Katerina Lisenkova

Katerina Lisenkova's picture
Job Title: 
Senior Research Fellow
National Institute of Economic and Social Research
Email Address: 

Katerina Lisenkova is a Senior Research Fellow at the National Institute of Economic and Social Research (London) and is a member of the Centre for Macroeconomics. Her research interests are in the areas of population economics, demographic change, economics of migration, regional economics, economics of education, macroeconomic modelling and overlapping generations computable general equilibrium (OLG-CGE) modelling in particular. Previously she worked as a Research Fellow at the Fraser of Allander Institute, University of Strathclyde (Glasgow).

Project Job Role: 
Policy Challenges and the Future of Scotland, Centre on Constitutional Change


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3 years 10 months

Latest blogs

  • 18th December 2018

    Aileen McHarg looks at last week’s decision by the Supreme Court in the UK Withdrawal from the European Union (Legal Continuity) (Scotland) Bill reference which demonstrates both the strength and the weakness of Holyrood as a legislature.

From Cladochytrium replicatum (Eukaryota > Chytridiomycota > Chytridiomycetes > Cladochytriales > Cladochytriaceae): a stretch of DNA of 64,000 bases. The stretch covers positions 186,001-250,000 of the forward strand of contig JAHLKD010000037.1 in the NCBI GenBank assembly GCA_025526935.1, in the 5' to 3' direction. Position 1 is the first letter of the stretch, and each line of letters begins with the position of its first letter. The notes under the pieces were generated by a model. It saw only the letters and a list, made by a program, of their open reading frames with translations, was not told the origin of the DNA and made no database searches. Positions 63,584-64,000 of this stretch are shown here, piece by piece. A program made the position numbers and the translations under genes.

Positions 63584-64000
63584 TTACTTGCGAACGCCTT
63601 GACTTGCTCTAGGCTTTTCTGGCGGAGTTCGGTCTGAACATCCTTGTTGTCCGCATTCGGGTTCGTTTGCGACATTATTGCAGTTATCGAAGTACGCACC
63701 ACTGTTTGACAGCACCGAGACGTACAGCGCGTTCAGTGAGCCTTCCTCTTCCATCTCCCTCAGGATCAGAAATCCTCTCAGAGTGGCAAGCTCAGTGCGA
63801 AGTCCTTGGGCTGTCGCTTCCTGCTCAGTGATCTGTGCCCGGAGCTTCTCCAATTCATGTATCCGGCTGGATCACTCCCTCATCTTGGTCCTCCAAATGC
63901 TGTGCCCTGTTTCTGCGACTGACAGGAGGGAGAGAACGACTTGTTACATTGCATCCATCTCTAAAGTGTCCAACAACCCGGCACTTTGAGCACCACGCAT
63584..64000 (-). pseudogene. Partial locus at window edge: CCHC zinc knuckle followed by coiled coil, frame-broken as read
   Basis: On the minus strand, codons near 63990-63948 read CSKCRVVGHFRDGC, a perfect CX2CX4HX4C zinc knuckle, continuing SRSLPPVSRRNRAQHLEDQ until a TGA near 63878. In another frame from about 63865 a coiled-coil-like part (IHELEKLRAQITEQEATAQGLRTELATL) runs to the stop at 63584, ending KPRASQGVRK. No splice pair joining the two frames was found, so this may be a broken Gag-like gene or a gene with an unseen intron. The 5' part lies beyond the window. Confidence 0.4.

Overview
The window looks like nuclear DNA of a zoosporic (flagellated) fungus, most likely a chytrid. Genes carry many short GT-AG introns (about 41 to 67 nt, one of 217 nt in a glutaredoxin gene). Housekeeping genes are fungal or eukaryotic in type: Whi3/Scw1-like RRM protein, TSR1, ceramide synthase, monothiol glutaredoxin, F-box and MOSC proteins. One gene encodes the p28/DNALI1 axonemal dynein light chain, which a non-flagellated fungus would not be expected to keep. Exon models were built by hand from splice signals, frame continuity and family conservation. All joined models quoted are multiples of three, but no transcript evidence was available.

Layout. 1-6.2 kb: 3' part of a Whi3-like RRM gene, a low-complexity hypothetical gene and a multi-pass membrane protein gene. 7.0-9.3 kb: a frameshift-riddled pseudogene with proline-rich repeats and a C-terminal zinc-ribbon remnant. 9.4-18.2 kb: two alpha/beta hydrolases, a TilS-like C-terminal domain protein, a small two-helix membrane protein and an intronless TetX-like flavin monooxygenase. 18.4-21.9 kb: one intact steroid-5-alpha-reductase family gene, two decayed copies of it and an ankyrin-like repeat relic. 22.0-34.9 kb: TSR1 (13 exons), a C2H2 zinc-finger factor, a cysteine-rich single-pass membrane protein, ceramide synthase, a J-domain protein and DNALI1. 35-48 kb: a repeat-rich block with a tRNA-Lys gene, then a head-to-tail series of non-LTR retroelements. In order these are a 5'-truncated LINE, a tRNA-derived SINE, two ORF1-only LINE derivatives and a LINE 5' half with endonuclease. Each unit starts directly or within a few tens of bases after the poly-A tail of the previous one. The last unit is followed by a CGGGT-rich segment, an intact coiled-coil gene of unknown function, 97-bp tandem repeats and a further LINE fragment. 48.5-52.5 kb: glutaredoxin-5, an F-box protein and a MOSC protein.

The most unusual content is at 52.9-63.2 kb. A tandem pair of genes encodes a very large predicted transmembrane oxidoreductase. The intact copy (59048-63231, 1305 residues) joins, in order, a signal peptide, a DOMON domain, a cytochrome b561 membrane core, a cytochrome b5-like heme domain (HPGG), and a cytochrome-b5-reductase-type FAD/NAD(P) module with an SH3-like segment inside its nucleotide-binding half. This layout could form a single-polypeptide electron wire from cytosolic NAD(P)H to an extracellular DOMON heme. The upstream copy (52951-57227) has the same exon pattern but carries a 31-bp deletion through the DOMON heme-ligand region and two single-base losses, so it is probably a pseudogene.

• 17th December 2018

    The Supreme Court's ruling on the Scottish Continuity Bill gave both sides something but acknowledged that the vast bulk of the Bill was within Holyrood's competence at the time it was passed however, suggests Sionaidh Douglas-Scott, the strong feeling that devolved interests are not taken seriously highlights underlying fractures within the Union.

  • 14th December 2018

    Disagreements about the border between Northern Ireland and Ireland are about more than practical considerations of where customs checks should be performed, says Michael Keating.

  • 14th December 2018

    Derek MacKay’s third budget of this parliamentary session was doomed to be overshadowed by events at Westminster.

  • 12th December 2018

    Although the N-VA has insisted it left the Belgian government to pursue ’principled opposition’ those principle are, says Coree Brown Swan, at the very least informed by a strategy that allows it to maintain policy influence from outside government while countering the electoral threat posed by a resurgent Vlaams Belang.

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